Alumni (Fellow)

Molly Kelly-Goss

Olive B. and Franklin C. Mac Krell Jefferson Fellow
Minneapolis, Minnesota
B.S. Tulane University (2012)
M.S. Tulane University (2013)
Ph.D. University of Virginia (2018)
School of Engineering and Applied Science
Biomedical Engineering


Molly Kelly-Goss is a medical student at the Columbia University Vagelos College of Physicians and Surgeons where she continues her studies in biomedical investigation through a three-year Ph.D. to M.D. program. Molly received her B.S. and M.S. in biomedical engineering from Tulane University and her Ph.D. in biomedical engineering from the School of Engineering and Applied Science at U.Va. Molly’s time at U.Va. was deeply enriched by her teaching experiences through the Tomorrow Professor’s Today and the SEAS Teaching Internship Program, through which she taught biomaterials and the CavEd Pedagogy Seminar. In 2017, Molly received the Distinguished Graduate Teaching Award for STEM Fields, an honor given annually to one student teaching in these disciplines.

Thesis Description:

The Role and Use of Heterogeneity in Microvascular Instability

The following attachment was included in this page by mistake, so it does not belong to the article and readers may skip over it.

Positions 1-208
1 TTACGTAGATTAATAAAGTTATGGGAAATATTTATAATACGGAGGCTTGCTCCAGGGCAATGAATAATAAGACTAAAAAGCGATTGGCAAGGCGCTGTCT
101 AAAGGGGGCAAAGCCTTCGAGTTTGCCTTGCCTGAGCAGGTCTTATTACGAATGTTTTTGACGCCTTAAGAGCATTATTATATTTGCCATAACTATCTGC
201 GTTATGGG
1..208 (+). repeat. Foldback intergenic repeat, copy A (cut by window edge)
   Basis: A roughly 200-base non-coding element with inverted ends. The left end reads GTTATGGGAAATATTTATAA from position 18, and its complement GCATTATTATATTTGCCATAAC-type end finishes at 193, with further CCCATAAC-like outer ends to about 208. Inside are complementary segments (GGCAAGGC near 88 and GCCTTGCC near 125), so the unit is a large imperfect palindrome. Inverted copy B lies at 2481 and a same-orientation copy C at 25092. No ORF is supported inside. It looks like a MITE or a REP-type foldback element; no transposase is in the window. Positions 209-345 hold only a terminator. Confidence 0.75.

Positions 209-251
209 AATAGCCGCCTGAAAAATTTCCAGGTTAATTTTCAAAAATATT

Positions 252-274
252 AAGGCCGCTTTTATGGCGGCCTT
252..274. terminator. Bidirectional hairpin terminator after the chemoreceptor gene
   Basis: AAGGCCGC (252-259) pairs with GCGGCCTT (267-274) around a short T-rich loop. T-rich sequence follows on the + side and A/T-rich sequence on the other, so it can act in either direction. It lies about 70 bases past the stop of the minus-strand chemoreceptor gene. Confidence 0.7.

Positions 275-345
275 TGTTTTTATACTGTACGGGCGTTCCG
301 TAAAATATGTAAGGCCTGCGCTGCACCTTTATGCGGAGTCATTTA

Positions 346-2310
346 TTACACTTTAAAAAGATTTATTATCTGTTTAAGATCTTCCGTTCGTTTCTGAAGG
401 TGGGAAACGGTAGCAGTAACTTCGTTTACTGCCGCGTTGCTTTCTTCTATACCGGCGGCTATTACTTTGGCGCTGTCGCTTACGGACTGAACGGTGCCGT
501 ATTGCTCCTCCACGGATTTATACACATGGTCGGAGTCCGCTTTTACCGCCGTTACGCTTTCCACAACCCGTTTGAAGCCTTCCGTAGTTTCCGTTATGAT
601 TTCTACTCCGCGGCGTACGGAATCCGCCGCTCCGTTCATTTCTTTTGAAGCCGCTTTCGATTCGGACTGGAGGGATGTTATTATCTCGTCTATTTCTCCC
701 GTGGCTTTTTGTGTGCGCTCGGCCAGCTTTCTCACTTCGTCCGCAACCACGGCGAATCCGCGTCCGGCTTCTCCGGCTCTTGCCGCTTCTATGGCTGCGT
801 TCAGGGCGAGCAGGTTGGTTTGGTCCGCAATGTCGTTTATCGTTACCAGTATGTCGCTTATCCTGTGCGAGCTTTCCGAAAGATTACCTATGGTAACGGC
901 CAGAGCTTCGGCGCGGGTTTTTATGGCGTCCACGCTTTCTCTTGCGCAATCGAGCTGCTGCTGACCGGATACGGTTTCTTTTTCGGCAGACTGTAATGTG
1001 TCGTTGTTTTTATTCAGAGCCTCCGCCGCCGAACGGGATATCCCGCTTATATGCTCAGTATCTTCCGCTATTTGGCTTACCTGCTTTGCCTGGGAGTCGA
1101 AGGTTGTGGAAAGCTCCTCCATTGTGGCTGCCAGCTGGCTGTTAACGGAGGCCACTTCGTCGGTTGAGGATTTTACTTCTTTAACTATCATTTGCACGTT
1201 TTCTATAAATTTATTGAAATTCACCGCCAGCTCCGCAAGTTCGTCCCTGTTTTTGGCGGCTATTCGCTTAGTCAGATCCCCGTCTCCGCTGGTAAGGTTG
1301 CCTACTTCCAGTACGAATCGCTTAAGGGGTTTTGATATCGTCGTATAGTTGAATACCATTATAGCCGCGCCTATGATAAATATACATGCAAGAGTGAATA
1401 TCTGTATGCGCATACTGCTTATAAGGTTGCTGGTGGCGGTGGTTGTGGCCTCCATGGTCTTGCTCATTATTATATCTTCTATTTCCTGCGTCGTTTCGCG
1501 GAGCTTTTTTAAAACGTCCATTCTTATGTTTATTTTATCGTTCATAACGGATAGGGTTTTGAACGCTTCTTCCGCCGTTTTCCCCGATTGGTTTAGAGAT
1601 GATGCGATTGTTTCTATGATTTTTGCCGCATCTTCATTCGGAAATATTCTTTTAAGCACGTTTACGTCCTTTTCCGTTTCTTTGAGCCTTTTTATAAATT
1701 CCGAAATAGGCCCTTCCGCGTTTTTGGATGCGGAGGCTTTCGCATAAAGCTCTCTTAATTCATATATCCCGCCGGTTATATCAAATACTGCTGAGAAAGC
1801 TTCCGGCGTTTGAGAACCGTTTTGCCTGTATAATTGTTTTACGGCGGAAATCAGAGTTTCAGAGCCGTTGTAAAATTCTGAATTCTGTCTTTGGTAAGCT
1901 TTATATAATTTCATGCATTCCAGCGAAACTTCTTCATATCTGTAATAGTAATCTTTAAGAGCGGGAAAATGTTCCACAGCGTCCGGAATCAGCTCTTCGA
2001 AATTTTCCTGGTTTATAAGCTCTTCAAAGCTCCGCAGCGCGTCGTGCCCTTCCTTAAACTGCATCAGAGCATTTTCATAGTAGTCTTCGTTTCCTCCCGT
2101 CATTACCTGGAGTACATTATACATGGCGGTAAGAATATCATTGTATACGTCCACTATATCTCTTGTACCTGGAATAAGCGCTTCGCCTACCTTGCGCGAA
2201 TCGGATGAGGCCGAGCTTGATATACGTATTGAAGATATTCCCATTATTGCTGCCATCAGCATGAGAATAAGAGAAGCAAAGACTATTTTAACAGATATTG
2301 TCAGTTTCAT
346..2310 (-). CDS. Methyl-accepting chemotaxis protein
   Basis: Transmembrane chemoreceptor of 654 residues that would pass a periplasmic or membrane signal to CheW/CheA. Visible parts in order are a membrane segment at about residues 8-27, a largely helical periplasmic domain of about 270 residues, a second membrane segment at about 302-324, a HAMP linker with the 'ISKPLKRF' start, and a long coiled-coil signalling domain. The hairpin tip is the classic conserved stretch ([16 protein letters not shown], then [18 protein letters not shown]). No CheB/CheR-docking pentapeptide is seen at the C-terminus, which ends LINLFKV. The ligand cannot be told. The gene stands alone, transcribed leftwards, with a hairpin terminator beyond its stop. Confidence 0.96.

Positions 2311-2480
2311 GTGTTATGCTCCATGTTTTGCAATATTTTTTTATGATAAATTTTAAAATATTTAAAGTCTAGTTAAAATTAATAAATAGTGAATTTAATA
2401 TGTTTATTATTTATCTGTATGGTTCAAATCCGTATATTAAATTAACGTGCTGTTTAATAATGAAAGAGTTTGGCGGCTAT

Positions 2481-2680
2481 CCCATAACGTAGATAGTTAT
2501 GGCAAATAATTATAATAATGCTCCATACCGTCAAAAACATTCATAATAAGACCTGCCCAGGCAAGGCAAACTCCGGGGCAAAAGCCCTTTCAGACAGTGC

Adult angiogenesis offers the potential for functional recovery following injury, whether due to cutaneous wounds, peripheral ischemia, or myocardial infarction. However, clinical interventions to harness this capability have largely failed in their inability to create stable perfused vasculatures. More efficacious therapies require a deeper understanding of vessel stabilization, which is believed to be dependent on recruitment and investment of perivascular cells, including smooth muscle cells and pericytes. Explorations into vessel stabilization have been challenged by the following: First, existing in vitro models of angiogenesis cannot fully recapitulate the in vivo cross-talk between multiple cells types. Second, in vivo angiogenesis models do not permit serial time-lapse analysis at the single-cell resolution needed to understand angiogeneic recruitment. Similarly, current studies are unable to relate cellular biochemical responses to the biomechanical cues from blood flow velocity in vivo. Third, both endothelial and perivascular cells are highly heterogeneous populations. Recent evidence suggests that pericytes exhibit pluripotency, which may undermine their stable investment, yet the genetic programs underpinning their differentiation remain unclear. Thus, this thesis makes three primary contributions. First, I have developed a novel dual-modality, high-resolution intravital imaging technique that, when applied to fluorescent-reporting and lineage-tracing mice, is able to uniquely observe angiogenesis at over time in a single network. Using intravital confocal microscopy, I dynamically tracked the maturity of individual endothelial states in a cornea angiogenesis model; then, these images were co-registered with photoacoustic microscopy images to non-invasively quantify shear stress through the vessels. Second, I used intravital confocal imaging in a Myh11-pericyte lineage tracing method to quantify pericyte migration and investment during angiogenesis, with and without pluripotent Oct4 expression. Finally, prior work in our lab demonstrated that adipose-derived stem cells are able to invest the perivascular niche in the diabetic retina to prevent microvascular drop out. In order to extend my considerations of vascular heterogeneity into potential therapies, I studied how diabetes effects the therapeutic potential (in vitro) and efficacy (in vivo) of adipose-derived stem cells to stabilize the retinal microvessels of diabetic mice. In short, this dissertation provides a deeper understanding of endothelial and pericyte heterogeneity, how these heterogeneities may lead to pathologic angiogenic capabilities and microvascular instability during diabetes.

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